WASHINGTON -- Today in a wise move for the public-interest, the U.S. House of Representatives approved comprehensive legislation to reform the antiquated Mining Act of 1872 that has governed hardrock mining on public lands for 135 years.
The Hardrock Mining and Reclamation Act of 2007 (H.R. 2262) passed by a vote of 244 to 166, with 24 Republicans and all AZ Dems in support. Good move Reps. Grijalva, Giffords, Pastor and Mitchell.
This legislation, first introduced by the Committee on Natural Resources Chairman Nick Rahall, will put an end to the giveaway of public lands to mining companies.
It requires a royalty on valuable minerals extracted from federal lands, identifies categories of federal lands that will no longer be open to hardrock mining, establishes an overall environmental standard to mitigate the degrade of the environment, limits operations permit and makes them subject to a renewal process, and mandates lands be restored to a condition that supports its uses prior to mining.
Rep. Raúl M. Grijalva, a member of the Natural Resources Committee, said "It is an understatement to say that the West has changed dramatically since 1872, but this law has not kept pace. Those of us from the West need this bill to pass to protect the health of our communities, scarce water supplies and our public lands, which are under continuing threat from the outdated mining law."
"In my home state of Arizona, hardrock mining has left behind a legacy of contaminated lands and rivers, abandoned mines leaching poisonous metals into groundwater, and other hazards to the public."
"A 21st century economy needs 21st century laws," said Congresswoman Gabrielle Giffords. "That fact is abundantly clear when it comes to the Mining Law of 1872 – an outdated and inadequate law regulating the extraction of valuable minerals from lands owned by the American people."
"The 1872 mining law was enacted 40 years before Arizona became a state," said Giffords. "It encouraged development throughout the American West, and helped transform many sleepy towns throughout Southeastern Arizona into thriving cities. But times change and our laws need to change with them. Today’s West depends on the health and conservation of our fragile environment..."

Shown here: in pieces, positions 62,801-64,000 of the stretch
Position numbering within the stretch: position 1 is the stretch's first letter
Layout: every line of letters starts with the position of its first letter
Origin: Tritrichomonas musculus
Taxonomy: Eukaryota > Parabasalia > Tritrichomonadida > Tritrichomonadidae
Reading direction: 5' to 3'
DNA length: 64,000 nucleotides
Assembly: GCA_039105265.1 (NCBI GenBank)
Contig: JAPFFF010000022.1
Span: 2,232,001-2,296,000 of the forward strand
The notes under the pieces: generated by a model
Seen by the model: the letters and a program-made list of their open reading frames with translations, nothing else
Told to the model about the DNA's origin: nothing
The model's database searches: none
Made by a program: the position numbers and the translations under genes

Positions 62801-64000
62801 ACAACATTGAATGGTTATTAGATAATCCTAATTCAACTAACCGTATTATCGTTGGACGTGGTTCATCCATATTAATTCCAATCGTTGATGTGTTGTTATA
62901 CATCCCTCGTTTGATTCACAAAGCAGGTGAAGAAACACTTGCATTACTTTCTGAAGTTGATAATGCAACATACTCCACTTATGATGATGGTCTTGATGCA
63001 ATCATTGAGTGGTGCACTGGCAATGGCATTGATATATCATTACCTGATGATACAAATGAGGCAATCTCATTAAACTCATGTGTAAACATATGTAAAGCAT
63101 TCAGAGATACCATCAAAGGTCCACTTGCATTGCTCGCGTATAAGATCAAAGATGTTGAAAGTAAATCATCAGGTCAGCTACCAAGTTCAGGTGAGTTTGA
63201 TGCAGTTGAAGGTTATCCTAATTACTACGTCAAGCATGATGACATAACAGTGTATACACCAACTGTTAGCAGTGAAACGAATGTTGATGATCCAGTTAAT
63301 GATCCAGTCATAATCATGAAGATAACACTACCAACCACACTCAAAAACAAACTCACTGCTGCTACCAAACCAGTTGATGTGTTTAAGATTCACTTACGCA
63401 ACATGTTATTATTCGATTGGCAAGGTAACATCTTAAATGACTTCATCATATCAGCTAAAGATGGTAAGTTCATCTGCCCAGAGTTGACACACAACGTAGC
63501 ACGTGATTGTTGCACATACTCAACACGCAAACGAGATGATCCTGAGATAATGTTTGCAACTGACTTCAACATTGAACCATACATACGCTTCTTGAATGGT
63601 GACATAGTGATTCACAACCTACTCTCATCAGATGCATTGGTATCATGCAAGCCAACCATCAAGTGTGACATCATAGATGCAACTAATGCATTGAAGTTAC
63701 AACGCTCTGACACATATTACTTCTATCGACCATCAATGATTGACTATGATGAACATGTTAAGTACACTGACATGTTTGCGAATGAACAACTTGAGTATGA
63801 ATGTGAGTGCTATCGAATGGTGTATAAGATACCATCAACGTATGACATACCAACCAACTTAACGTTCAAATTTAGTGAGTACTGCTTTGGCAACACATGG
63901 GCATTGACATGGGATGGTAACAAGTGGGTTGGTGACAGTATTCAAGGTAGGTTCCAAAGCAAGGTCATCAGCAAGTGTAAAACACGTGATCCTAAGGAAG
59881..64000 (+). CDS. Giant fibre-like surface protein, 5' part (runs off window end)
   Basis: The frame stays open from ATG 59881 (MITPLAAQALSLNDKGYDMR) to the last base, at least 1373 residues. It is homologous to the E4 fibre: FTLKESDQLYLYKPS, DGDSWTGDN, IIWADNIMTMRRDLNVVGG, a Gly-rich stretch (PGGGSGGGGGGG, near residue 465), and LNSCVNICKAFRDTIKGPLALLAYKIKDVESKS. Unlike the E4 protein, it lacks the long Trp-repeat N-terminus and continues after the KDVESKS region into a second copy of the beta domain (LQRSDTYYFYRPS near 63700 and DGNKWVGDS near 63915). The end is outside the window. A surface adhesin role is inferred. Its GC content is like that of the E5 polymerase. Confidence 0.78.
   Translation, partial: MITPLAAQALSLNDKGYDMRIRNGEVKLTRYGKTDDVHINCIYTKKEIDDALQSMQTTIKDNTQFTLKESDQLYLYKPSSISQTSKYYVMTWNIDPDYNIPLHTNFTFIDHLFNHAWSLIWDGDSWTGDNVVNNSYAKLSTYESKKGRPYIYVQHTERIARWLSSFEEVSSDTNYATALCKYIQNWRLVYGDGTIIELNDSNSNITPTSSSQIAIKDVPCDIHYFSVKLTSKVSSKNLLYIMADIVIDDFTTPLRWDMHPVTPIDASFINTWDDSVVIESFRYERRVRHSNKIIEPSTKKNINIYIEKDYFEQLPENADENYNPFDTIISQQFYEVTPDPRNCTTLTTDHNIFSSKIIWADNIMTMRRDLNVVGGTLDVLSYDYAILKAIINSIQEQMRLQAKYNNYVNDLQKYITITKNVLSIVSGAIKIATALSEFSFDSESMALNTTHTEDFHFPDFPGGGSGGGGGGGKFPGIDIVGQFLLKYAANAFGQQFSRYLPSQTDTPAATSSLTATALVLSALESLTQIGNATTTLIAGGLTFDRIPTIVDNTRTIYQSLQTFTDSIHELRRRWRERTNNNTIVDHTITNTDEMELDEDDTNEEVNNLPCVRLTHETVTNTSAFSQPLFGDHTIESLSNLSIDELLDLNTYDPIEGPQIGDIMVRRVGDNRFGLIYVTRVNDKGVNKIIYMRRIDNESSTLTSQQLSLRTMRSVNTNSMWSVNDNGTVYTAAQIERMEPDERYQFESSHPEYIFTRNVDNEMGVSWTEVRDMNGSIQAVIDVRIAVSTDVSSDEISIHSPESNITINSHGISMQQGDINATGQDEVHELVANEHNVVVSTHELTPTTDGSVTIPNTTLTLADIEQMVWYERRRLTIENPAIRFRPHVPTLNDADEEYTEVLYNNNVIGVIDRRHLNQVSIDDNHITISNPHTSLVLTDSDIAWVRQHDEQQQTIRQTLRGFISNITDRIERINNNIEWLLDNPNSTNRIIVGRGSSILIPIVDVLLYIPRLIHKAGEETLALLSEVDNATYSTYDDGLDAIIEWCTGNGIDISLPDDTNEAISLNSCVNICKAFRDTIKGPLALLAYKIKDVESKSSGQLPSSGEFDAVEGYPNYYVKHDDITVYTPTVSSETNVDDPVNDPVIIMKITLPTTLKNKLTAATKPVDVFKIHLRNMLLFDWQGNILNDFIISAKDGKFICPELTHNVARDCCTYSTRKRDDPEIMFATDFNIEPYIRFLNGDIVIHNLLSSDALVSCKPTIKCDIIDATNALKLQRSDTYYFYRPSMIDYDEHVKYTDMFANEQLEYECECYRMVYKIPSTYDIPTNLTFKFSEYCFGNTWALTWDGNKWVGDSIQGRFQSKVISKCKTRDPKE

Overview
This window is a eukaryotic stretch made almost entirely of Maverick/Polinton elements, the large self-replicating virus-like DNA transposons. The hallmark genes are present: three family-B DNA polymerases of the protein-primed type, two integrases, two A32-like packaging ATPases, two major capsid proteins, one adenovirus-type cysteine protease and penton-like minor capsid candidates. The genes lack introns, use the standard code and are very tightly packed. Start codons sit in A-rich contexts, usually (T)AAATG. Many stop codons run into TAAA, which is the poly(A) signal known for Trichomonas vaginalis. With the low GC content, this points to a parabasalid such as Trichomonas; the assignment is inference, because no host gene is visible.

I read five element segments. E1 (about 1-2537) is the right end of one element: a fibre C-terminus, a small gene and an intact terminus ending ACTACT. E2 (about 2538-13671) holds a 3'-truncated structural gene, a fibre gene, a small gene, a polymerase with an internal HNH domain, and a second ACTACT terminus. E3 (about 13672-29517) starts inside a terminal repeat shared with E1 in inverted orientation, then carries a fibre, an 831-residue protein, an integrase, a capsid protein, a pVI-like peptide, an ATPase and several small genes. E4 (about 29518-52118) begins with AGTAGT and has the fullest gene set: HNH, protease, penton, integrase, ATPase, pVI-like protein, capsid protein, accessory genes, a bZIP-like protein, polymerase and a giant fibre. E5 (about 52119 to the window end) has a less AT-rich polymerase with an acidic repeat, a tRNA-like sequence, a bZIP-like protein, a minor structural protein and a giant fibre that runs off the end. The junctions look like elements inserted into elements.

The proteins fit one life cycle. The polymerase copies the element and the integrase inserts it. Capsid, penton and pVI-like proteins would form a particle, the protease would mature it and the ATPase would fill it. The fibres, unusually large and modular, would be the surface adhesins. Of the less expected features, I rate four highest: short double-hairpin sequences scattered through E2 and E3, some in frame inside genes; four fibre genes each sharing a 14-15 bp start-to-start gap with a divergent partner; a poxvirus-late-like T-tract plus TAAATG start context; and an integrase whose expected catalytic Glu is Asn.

Congressman Grijalva added, "Chairman Rahall’s bill puts those standards in place, requiring clean up and reclamation of mining sites. His bill makes certain lands off limits to mining, as they should be. It also ends the free-for-all that this law has created over the years, where companies have used the patenting process to purchase inholdings within National Forests and other public lands for a few dollars per acre, only to have the federal government later buy them out for millions when they threaten to develop the land. The federal government has spent billions of dollars over the years, rebuying patented mining lands."
"I am also pleased that the Committee approved amendments I offered to allow Native American tribes to petition the Secretary to withdraw from mining lands of cultural or historical importance to them. Tribes have been just as impacted as other communities by the impacts of mining and should be able to weigh in on these important matters."
Rep. Grijalva’s amendment preserves and protects tribal rights and resources and grants tribes the same authority as states and their political subdivisions to petition the Secretary of Interior to withdraw lands of religious and cultural value to the tribes.
Earlier this year, as Chairman of the Subcommittee on National Parks, Forests and Public Lands, Rep. Grijalva held a field hearing in Tucson. The hearing provided opportunity for testimony on the mining law by local officials, experts, and the public, informing the Committee and providing insight on the economic and environmental implications associated with mining on public lands.
- adapted from RG news release